If you're looking for Black History Month reads this February, there's some great web resources out there! One of my new favorites is using the hashtag #1000BlackGirlBooks, which should lead you to the story of Marley Dias. Dias is an 11 year old frustrated at not seeing black girls as characters in books she's assigned at school. She decided to do a book drive collecting 1000 books where black girls are the main character.
Last year I published a blog post looking at apps that help encourage development of critical literacy skills for early learners. It was a great opportunity to try out and explore different apps for As this year comes to a close, I'd like to expand upon that list by looking at the developers behind some of those apps, and take a look at even more app options that continued to challenge and inspire young minds in 2015.
Flaps to lift, tabs to pull, wheels to turn, an image springing out of a book when you turn the page—you may find any or all of these in a movable book.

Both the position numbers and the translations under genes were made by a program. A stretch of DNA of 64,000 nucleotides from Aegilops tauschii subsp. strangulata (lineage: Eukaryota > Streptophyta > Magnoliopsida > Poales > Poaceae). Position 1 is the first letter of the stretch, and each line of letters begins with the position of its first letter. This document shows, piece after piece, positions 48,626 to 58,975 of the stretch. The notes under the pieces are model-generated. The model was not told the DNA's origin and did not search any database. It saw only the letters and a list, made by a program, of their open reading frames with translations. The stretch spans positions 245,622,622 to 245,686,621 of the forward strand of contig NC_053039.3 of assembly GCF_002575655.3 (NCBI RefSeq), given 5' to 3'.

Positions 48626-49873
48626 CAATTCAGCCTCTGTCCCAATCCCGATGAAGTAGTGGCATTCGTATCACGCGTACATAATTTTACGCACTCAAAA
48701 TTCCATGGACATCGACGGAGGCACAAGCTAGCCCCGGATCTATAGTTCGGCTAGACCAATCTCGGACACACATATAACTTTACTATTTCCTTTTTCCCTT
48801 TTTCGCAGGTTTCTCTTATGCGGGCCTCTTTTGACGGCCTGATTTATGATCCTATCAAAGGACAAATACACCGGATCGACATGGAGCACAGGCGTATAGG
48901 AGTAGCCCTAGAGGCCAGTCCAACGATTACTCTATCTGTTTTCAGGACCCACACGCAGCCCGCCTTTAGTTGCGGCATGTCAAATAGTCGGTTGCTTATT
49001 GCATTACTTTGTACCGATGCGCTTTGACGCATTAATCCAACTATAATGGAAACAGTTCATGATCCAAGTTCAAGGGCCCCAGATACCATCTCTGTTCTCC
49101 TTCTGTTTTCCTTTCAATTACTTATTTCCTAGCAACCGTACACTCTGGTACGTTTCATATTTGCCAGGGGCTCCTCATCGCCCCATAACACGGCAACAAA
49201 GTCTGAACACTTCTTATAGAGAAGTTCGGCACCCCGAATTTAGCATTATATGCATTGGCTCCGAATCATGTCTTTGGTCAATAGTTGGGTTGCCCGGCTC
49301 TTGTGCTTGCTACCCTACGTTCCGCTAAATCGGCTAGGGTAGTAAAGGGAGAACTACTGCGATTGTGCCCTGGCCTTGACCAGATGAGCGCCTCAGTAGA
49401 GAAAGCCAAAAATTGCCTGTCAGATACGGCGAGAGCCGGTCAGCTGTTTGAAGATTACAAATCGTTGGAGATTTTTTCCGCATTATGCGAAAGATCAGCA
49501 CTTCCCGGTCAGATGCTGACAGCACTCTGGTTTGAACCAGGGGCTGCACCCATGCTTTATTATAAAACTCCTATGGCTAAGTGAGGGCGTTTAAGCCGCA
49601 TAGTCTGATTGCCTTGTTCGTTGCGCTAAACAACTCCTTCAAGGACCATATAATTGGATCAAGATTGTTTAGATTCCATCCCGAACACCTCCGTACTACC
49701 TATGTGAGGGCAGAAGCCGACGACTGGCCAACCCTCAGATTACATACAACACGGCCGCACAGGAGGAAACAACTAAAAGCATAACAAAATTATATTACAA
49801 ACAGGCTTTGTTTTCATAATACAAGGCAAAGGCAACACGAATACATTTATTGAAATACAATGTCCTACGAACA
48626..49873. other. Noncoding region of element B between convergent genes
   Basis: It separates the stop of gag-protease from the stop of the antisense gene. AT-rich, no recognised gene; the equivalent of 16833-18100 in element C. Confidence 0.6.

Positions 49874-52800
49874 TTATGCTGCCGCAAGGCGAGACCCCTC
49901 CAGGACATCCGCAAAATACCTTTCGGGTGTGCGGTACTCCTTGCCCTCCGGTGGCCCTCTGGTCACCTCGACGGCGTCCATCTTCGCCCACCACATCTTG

My earliest memory of movable books is pulling a tab to help Hansel and Gretel’s father chop wood by moving his arm up and down. The book was one of dozens created by Czech artist Vojtech Kubasta and one of two that my sisters and I read almost to pieces. I still enjoy reading pop-up books myself and sharing them with others, especially during storytime!
Video games are like celebrated novels--their immersive narratives and distant worlds transport us into unique story experiences. Just as you close the final page in a fantastic book, finishing a game can become a challenging quest to find something new to enjoy.The mini-games are over, you’ve collected all the secret items, and unlocked bonus characters, so what should you play next? The same challenges apply to gaming as when you want to find your next good read.